The 20th anniversary of the transfer of sovereignty of Hong Kong to China
Perhaps the most remarkable aspect of the transition that the Hong Kong Special Administrative Region of China has undergone since 1997 is the city’s relocation to the centre of Chinese politics. For most of the colonial era, Hong Kong rarely presented itself as a political subject – much less one with the capacity to impact significantly on national, regional, and even international politics. Immediately following the ‘handover’, the initial stability inherent in ‘one country, two systems’ hid important shifts in the political economy of Hong Kong that now shape a polarised city and threaten to destabilize it. The mixed legacy of British rule, the reconfiguration of power relations between state and business elites and the emergence of a hybrid regime that faced down the Umbrella Movement are themes that have combined to politicize Hong Kong and the people who live in the city. They have generated manifestations of civic identity that now challenge traditional ethnic, pan-Chinese identities on which both the Beijing government and the pan-democratic camp had traditionally relied on to frame their differences.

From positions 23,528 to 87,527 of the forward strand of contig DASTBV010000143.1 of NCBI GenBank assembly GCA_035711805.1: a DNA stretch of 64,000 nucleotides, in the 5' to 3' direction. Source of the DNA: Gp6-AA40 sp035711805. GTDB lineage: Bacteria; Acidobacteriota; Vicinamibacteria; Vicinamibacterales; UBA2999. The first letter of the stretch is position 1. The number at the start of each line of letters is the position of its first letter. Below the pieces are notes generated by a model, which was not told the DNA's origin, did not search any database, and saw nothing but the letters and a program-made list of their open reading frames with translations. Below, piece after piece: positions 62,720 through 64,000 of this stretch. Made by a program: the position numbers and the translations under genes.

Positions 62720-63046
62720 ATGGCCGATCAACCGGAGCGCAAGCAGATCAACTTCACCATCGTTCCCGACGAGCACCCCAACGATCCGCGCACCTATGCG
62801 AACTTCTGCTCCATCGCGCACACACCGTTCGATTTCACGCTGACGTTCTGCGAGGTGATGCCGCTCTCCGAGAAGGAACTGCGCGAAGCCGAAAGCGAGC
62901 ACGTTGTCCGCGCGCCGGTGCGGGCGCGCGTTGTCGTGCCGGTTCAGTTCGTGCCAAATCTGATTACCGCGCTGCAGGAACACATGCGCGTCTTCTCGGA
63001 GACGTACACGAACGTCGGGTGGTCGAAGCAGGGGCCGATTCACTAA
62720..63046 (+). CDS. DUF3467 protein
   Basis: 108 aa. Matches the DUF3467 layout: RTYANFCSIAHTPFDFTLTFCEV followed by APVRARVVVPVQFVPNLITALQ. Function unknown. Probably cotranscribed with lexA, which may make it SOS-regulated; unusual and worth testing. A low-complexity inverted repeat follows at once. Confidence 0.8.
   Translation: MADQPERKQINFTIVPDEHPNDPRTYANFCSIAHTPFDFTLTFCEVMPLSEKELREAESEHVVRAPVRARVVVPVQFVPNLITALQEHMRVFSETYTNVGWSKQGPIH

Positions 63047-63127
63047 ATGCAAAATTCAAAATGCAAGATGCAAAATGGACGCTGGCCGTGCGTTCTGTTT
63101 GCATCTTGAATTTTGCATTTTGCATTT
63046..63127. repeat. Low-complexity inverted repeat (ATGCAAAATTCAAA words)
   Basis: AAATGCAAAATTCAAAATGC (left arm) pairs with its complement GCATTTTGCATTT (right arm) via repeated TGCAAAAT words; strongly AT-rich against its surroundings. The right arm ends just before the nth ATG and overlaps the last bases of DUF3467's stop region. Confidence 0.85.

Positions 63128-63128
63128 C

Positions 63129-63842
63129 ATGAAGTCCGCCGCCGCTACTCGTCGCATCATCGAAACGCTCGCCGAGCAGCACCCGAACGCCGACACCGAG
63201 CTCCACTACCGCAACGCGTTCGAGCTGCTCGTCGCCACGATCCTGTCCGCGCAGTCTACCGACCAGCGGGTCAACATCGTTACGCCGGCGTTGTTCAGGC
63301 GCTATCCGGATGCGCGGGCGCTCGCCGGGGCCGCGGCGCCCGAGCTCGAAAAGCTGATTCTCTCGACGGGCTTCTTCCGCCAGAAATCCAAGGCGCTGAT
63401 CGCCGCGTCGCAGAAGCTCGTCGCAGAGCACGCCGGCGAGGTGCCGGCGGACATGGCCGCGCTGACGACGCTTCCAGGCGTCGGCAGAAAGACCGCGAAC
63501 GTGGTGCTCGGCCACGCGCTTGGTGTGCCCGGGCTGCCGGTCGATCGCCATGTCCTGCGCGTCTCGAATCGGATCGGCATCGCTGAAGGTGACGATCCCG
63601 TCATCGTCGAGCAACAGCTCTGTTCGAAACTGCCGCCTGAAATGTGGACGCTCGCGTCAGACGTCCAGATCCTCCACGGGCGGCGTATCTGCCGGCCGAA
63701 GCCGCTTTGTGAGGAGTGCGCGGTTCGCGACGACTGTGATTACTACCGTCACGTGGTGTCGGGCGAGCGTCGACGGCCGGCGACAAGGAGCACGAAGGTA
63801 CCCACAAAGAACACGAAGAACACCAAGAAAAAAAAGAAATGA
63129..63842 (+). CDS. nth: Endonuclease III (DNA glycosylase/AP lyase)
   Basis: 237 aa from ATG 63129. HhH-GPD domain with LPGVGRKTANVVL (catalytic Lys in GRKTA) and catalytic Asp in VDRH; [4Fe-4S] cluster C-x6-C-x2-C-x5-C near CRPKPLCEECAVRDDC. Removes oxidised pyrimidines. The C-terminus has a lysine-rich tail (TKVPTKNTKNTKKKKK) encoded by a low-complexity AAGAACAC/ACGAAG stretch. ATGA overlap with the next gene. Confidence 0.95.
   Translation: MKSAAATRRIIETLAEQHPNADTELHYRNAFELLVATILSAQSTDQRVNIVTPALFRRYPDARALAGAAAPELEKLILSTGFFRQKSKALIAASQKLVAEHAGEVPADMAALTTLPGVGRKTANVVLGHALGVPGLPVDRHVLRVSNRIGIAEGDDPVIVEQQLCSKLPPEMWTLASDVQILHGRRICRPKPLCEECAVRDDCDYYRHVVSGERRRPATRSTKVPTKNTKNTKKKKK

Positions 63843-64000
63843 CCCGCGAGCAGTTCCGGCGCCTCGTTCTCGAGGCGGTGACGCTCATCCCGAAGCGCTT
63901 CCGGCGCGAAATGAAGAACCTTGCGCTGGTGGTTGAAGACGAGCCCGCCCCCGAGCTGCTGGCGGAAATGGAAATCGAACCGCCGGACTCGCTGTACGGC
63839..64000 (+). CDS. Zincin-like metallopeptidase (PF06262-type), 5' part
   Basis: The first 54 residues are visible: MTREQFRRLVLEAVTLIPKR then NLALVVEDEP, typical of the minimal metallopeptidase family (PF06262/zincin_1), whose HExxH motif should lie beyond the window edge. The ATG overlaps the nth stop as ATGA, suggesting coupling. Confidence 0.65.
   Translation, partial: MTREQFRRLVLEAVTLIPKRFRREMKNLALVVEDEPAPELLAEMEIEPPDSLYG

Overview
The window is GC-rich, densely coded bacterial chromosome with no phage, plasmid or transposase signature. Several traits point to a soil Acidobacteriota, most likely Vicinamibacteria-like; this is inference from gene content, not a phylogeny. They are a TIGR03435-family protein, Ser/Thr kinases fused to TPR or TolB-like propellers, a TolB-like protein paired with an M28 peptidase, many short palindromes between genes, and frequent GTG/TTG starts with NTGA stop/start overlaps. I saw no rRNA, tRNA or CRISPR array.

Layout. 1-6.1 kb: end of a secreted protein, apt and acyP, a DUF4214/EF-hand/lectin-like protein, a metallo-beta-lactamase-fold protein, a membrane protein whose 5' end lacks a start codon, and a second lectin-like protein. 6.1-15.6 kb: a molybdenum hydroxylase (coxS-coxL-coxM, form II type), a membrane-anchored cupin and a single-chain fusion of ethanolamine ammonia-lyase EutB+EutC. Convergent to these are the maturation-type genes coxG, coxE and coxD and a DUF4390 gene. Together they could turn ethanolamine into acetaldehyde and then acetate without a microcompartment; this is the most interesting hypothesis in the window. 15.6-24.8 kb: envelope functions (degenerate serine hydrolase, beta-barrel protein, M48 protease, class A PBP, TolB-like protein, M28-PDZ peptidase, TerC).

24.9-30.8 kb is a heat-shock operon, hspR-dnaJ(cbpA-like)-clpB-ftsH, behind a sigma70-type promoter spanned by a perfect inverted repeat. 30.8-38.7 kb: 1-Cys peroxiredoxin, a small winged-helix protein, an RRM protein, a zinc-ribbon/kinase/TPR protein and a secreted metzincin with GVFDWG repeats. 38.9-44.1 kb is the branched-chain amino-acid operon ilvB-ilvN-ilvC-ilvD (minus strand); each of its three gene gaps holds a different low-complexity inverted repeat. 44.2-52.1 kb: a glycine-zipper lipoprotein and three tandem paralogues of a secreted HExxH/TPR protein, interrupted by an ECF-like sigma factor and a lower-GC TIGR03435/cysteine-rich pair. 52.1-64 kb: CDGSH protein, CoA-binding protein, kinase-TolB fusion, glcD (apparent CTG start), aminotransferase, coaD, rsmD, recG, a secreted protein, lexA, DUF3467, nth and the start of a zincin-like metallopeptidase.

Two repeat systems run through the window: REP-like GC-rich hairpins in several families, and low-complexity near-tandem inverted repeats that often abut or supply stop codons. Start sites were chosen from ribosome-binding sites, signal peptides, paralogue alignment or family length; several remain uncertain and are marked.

This collection of five papers previously published in China Quarterly marks the 20th anniversary of Hong Kong’s return to Chinese sovereignty. Individually, they serve as examples of the rigorous scholarship that the China Quarterly strives to maintain. Collectively, these papers re-affirm the importance of area studies in general and China studies in particular. More than the sum of their parts, they provide an overview of the extraordinarily complex processes of social, economic and political relations that have characterised a post-colonial city of less than eight million inhabitants with the potential to influence a country of over one billion.